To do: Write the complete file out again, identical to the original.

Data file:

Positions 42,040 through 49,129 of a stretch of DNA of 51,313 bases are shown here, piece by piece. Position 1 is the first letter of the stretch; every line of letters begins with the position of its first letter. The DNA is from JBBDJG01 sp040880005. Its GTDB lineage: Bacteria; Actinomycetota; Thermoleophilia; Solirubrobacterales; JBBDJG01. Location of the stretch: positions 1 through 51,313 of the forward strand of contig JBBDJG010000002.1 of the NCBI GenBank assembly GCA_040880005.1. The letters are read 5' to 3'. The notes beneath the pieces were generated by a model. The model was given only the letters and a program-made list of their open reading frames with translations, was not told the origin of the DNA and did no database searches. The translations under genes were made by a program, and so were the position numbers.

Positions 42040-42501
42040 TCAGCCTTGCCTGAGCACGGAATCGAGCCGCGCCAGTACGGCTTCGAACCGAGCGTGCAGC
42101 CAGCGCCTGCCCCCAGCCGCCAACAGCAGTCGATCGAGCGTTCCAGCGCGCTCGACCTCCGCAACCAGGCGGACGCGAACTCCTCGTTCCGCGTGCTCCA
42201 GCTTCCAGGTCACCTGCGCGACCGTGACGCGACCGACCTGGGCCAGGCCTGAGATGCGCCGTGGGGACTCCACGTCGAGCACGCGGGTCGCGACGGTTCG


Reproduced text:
Positions 42,040 through 49,129 of a stretch of DNA of 51,313 bases are shown here, piece by piece. Position 1 is the first letter of the stretch; every line of letters begins with the position of its first letter. The DNA is from JBBDJG01 sp040880005. Its GTDB lineage: Bacteria; Actinomycetota; Thermoleophilia; Solirubrobacterales; JBBDJG01. Location of the stretch: positions 1 through 51,313 of the forward strand of contig JBBDJG010000002.1 of the NCBI GenBank assembly GCA_040880005.1. The letters are read 5' to 3'. The notes beneath the pieces were generated by a model. The model was given only the letters and a program-made list of their open reading frames with translations, was not told the origin of the DNA and did no database searches. The translations under genes were made by a program, and so were the position numbers.

Positions 42040-42501
42040 TCAGCCTTGCCTGAGCACGGAATCGAGCCGCGCCAGTACGGCTTCGAACCGAGCGTGCAGC
42101 CAGCGCCTGCCCCCAGCCGCCAACAGCAGTCGATCGAGCGTTCCAGCGCGCTCGACCTCCGCAACCAGGCGGACGCGAACTCCTCGTTCCGCGTGCTCCA
42201 GCTTCCAGGTCACCTGCGCGACCGTGACGCGACCGACCTGGGCCAGGCCTGAGATGCGCCGTGGGGACTCCACGTCGAGCACGCGGGTCGCGACGGTTCG